Persons Interviewed ............................................................................................................ 18

3.6

Stakeholder Comments ....................................................................................................... 19 PARTIAL LIST OF DOCUMENTS REVIEWED ...................................................................... 22 VERIFICATION OF INDICATORS ......................................................................................... 22

ANNEX 1

Public Notice

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ACRONYMS ALT APA CI COI CIFOR CMRV DTC EFI EITI EPA ESIA EU FAO FCPF FLEGT FPA FPIC GEA GEF GFC GGDMA GGMC GHRA GL&SC GMTCS GoG GoN GOIP GPAS GRIF ICT IDB IIED IPC IPCC GPGs IWG-IFR KfW JCN LCDS LULUCF MoA MoAA MoNRE MoU MP MRVS MSSC NADF NCC NGO NORAD NPAS NPATF NPC NRDDB NRWG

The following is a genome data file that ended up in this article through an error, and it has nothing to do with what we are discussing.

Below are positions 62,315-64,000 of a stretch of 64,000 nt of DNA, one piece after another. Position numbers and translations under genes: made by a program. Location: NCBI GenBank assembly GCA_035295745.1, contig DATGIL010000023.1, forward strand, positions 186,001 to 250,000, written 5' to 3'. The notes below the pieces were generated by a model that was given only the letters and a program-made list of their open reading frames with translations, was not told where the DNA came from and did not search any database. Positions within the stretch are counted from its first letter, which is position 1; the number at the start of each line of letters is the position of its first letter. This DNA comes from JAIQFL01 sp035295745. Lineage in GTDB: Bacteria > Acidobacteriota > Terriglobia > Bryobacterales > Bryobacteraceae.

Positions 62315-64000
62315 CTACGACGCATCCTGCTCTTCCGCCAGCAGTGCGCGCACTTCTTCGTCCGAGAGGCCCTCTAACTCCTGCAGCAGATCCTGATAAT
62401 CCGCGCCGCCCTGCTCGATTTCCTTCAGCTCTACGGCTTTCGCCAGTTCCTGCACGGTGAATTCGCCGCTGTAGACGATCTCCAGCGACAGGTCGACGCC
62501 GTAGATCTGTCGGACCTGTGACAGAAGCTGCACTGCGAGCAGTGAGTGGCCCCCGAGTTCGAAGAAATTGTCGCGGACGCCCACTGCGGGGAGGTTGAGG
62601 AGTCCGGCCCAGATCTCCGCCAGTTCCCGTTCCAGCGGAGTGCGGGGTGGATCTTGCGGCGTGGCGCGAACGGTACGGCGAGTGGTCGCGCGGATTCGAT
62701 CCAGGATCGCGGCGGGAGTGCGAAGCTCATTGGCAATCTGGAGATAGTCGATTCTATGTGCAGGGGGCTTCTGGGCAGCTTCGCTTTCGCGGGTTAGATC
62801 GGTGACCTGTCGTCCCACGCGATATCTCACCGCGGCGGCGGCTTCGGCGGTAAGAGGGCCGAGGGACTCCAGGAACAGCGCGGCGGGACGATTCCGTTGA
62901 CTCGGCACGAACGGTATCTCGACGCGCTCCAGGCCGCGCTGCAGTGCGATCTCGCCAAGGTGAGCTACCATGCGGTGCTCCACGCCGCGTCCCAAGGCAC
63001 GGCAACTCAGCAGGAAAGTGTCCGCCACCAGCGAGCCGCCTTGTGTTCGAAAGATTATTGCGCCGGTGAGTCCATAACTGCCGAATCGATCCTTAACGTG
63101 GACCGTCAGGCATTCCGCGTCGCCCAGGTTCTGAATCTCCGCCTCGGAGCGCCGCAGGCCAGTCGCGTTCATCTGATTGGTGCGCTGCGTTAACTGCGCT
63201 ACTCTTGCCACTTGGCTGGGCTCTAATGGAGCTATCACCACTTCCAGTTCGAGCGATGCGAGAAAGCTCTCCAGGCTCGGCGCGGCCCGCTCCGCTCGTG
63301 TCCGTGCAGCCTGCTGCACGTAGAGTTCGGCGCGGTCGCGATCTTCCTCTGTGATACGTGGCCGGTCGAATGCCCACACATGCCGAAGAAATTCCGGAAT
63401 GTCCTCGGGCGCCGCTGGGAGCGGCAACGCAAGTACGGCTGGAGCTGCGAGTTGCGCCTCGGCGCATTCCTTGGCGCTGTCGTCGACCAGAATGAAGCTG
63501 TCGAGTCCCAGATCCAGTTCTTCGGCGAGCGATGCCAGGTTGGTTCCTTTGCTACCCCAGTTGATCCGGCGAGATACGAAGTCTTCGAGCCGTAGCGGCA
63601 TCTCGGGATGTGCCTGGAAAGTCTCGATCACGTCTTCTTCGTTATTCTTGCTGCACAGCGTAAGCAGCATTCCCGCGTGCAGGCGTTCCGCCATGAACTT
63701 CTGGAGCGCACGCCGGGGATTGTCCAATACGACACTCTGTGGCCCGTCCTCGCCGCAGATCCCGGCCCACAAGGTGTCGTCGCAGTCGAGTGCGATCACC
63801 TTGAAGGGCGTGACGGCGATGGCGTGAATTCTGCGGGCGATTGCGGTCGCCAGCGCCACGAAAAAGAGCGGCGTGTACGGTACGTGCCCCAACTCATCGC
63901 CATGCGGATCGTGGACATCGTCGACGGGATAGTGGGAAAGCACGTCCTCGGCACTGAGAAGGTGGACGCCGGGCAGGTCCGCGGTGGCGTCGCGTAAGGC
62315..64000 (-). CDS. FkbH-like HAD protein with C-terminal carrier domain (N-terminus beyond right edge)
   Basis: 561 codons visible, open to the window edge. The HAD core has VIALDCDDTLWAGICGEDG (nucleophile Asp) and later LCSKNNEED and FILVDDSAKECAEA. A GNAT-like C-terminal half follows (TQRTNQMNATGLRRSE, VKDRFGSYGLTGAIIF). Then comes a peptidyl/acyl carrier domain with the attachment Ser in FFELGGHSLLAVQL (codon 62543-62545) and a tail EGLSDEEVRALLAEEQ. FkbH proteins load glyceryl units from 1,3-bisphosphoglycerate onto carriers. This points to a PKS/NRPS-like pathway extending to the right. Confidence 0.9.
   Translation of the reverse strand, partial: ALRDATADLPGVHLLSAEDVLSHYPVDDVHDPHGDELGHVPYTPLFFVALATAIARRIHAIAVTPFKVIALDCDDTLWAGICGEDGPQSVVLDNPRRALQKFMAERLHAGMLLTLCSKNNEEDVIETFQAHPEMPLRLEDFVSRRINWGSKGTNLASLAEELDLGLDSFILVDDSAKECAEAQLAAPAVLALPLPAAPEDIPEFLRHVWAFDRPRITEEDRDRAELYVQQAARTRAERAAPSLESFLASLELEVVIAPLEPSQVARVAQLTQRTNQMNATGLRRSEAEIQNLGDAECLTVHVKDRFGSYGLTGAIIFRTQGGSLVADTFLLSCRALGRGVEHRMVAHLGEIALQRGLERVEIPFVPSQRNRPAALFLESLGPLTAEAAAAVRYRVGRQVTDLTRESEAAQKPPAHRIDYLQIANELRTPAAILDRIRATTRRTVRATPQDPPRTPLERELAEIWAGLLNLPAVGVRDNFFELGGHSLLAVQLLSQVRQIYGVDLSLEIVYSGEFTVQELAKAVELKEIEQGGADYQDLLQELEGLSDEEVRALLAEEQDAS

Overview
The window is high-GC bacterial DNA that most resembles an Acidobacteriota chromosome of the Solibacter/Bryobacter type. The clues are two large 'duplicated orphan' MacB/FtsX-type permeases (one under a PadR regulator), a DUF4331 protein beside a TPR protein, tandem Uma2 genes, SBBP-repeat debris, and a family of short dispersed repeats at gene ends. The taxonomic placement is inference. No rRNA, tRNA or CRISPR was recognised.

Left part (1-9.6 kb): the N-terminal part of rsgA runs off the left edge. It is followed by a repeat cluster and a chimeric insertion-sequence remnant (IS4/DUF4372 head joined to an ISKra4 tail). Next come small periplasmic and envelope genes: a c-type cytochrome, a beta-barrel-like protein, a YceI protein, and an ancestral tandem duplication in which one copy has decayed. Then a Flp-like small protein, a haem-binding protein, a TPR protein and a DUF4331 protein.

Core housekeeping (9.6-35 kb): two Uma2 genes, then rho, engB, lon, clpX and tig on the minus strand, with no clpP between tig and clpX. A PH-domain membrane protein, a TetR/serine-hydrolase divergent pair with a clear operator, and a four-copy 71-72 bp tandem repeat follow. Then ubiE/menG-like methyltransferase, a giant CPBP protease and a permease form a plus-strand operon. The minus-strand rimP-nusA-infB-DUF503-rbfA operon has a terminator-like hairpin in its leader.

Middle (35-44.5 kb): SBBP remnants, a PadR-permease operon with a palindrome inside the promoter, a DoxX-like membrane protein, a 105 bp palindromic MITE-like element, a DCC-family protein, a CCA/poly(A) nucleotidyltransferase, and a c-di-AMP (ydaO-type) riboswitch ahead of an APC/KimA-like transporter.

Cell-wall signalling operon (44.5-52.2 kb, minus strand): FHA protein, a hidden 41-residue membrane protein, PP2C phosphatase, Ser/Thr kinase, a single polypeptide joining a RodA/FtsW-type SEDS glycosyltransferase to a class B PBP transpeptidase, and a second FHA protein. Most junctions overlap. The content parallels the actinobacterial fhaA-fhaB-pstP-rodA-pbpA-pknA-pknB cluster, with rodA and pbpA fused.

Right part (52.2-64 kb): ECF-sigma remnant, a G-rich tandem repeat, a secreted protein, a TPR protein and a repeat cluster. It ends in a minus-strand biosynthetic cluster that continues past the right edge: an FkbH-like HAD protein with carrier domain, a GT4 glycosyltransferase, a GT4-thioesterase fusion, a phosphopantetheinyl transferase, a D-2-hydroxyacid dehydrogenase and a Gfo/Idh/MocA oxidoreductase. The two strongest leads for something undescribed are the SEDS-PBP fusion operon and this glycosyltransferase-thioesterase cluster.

Amerindian Land Titling Project Amerindian Peoples Association Conservation International Conflict of Interest Center for International Forestry Research Community Monitoring, Reporting and Verification District Toshao Council European Forestry Institute Extractive Industries Transparency Initiative Environmental Protection Agency of the Ministry of Natural Resources and Environment Environmental and Social Impact Assessment European Union Food and Agriculture Organization of the United Nations Forest Carbon Partnership Facility Forest Law Enforcement, Government and Trade Forest Products Association Free prior and informed consent Guyana Energy Agency Global Environment Fund Guyana Forestry Commission Guyana Gold & Diamond Miners Association Guyana Geology & Mines Commission Guyana Human Rights Association Guyana Lands & Surveys Commission Guyana Marine Turtle Conservation Society Government of Guyana Government of Norway Guyana Organisation of Indigenous People Guyana Protected Areas System Guyana REDD+ Investment Fund Information, Communications and Technology Inter-American Development Bank International Institute for Environment and Development Indigenous Peoples Commission Intergovernmental Panel on Climate Change Good Practice Guidelines Informal Working Group on Interim Finance for REDD Kreditanstalt für Wiederaufbau German Development Bank Joint Concept Note Low Carbon Development Strategy Land Use Land Use Change & Forestry Ministry of Agriculture Ministry of Amerindian Affairs Ministry of Natural Resources and Environment Memorandum of Understanding Member of Parliament Monitoring Reporting & Verification System Multi Stakeholder Steering Committee National Amerindian Development Foundation National Climate Committee Non-governmental organization Norwegian Agency for Development Cooperation National Protected Areas System National Protected Areas Trust Fund National Parks Commission North Rupununi District Development Board National REDD+ Working Group